“We are all apprentices in a craft where no one ever becomes a master.”
— Ernest Hemingway
When I was 15, I saw Phil Keaggy play at Maranatha Hall. I had just started losing interest in heavy metal, so seeing someone with total command of an acoustic guitar was eye opening. I was able to go to Phil’s workshop the next day and talk to him for a little while. I remember telling him that I had tried to learn one of his songs the night before and it was too much for me to manage in a single night. His reply? “I think there are some beginner’s workshops around here somewhere.”
I came away from that weekend determined to buy the same kind of guitar he played: an Olson SJ. It’s a fortunate coincidence that Jim Olson lives in Circle Pines, about a half hour drive from my parent’s house. I looked up his website and got some details and started saving up the money to make a down payment: 25% of the $5000 total. By midsummer, I had saved enough and my parents took me up to see his shop.
The stairwell up to Jim’s workshop is lined with pictures of famous musicians playing his guitars, including one of Paul McCartney and the aforementioned Keaggy, a detail that contradicts his soft-spoken, humble nature. (I also doubt he’s changed his mustache style in at least thirty years. I suppose if you’re doing things right, why change?) He spent the bulk of the tour on a mission to talk me out of buying one of his guitars. “I don’t think this is right for you,” he’d say. “You’ll have it for a few months and then wish you’d spent your money on something else.” He told story after story of people regretting their purchase and trying to sell it back. He didn’t want to do that to a kid.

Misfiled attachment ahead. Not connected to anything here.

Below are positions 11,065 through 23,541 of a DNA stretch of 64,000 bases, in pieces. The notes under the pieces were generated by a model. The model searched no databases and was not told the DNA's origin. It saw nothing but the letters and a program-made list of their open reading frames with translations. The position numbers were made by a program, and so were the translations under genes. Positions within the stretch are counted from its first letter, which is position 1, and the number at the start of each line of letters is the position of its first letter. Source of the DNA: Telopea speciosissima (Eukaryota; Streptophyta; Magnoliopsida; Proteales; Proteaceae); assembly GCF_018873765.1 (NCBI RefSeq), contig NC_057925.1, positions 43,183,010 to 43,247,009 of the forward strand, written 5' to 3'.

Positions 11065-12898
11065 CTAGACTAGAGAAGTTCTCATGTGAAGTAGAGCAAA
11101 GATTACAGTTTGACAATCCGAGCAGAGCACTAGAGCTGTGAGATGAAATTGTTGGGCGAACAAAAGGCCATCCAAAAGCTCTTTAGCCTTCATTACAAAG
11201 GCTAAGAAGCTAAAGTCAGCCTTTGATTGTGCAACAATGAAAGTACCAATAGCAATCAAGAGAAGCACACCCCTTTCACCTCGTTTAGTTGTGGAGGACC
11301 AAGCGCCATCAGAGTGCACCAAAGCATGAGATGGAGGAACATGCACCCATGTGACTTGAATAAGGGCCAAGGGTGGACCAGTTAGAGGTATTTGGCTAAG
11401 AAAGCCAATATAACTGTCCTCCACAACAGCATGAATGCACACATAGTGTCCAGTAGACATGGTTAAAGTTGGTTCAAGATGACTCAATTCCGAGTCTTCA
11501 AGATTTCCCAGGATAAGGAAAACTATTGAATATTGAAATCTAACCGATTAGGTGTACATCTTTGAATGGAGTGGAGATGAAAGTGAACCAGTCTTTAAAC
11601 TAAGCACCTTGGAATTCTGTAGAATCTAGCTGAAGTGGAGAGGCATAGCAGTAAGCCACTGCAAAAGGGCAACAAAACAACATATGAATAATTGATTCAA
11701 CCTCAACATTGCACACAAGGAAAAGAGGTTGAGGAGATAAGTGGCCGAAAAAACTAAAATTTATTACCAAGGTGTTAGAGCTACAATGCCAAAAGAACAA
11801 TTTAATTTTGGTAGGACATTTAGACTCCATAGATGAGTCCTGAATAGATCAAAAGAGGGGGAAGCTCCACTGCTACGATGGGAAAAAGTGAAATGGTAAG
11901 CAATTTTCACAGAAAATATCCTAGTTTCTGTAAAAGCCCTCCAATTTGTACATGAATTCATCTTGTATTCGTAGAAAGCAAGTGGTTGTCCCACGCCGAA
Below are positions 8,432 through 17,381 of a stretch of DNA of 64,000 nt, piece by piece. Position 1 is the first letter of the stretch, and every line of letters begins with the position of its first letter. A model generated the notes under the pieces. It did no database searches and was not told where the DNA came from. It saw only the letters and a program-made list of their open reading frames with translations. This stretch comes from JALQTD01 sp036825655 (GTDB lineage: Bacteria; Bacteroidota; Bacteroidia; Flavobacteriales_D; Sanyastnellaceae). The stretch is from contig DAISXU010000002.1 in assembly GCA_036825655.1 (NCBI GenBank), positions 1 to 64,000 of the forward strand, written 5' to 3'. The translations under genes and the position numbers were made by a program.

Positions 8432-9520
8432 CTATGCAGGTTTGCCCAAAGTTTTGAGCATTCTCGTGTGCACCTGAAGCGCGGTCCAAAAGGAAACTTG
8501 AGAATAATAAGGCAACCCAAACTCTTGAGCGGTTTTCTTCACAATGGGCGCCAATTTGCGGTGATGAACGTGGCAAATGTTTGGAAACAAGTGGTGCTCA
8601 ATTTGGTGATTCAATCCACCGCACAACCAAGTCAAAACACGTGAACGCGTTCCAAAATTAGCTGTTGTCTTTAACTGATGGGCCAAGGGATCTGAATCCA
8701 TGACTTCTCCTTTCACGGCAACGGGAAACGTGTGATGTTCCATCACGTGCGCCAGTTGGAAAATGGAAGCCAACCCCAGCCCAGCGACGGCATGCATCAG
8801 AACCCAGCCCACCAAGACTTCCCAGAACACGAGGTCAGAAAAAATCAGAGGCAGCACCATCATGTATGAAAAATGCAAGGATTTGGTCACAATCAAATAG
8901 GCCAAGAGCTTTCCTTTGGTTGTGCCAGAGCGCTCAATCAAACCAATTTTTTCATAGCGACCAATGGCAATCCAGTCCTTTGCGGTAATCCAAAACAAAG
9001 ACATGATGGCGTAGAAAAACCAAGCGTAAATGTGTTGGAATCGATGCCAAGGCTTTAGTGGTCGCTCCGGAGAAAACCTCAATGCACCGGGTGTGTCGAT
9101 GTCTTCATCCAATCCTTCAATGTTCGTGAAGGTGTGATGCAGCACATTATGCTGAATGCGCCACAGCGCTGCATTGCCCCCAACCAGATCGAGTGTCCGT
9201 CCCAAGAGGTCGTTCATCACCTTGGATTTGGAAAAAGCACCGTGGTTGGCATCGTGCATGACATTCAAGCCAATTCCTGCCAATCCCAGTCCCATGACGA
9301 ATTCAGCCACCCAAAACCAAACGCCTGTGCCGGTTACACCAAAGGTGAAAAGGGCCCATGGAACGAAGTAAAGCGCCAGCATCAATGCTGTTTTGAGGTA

He led me inside his house, and sat me down with his wife’s guitar, an SJ itself with a stunning single-rose inlay on the fretboard. He asked me to play for him for a little while – an audition to make a purchase, though I was too excited to play the instrument to notice how bizarre that was. I played less than two minutes before he caught my attention and said, quiet as ever, “Okay. I’ll build you a guitar.”
Every once in a while, I’ll go into Podium in Dinkytown, one of the two places around the Cities where you can find used Olsons. I’ll see one in their display case and ask to strum it for a little while. (They make you ask to play their cheap guitars, so you’ve got to practically beg to touch the Olsons.) This request is never met with an approving look, but instead always with a sneer. It’s hard to be insulted by their sleight, though, when I earned the approval of the maker himself.
In this I pray, Lord, help me to focus only on Your approval, and to disregard as meaningless any voice that contradicts Yours.